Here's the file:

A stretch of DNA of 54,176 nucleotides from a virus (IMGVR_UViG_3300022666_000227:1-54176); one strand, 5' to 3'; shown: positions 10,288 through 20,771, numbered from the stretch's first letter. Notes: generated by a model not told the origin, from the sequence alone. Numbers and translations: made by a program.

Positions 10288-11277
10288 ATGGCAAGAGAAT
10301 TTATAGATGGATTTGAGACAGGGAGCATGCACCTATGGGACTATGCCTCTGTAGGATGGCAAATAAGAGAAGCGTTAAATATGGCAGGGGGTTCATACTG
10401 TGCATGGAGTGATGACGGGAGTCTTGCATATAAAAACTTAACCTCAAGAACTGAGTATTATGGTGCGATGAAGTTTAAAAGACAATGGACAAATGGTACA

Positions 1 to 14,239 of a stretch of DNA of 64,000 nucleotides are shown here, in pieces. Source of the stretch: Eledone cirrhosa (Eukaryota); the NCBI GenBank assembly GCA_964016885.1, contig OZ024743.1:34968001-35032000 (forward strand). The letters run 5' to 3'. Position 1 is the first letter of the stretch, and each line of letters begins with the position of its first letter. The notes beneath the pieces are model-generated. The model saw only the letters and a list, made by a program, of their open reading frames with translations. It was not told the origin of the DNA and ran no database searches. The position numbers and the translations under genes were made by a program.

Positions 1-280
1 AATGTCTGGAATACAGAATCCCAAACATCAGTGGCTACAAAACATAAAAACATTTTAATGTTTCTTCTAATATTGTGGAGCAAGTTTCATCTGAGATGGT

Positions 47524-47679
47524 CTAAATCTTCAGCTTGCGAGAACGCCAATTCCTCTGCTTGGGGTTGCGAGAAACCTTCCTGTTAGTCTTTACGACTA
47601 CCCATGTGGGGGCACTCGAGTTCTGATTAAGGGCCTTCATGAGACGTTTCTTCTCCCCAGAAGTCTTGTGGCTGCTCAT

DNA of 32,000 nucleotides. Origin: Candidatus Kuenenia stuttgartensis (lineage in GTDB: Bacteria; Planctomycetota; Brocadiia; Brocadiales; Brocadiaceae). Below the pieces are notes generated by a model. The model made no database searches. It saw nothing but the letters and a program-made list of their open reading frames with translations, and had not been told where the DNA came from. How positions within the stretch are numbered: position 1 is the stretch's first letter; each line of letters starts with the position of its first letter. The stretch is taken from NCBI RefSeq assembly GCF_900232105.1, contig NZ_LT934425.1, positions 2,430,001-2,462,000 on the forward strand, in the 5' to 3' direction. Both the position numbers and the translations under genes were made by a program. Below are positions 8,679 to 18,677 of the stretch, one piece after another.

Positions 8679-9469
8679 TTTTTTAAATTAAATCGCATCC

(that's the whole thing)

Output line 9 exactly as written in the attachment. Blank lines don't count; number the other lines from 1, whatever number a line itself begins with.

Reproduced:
Positions 47524-47679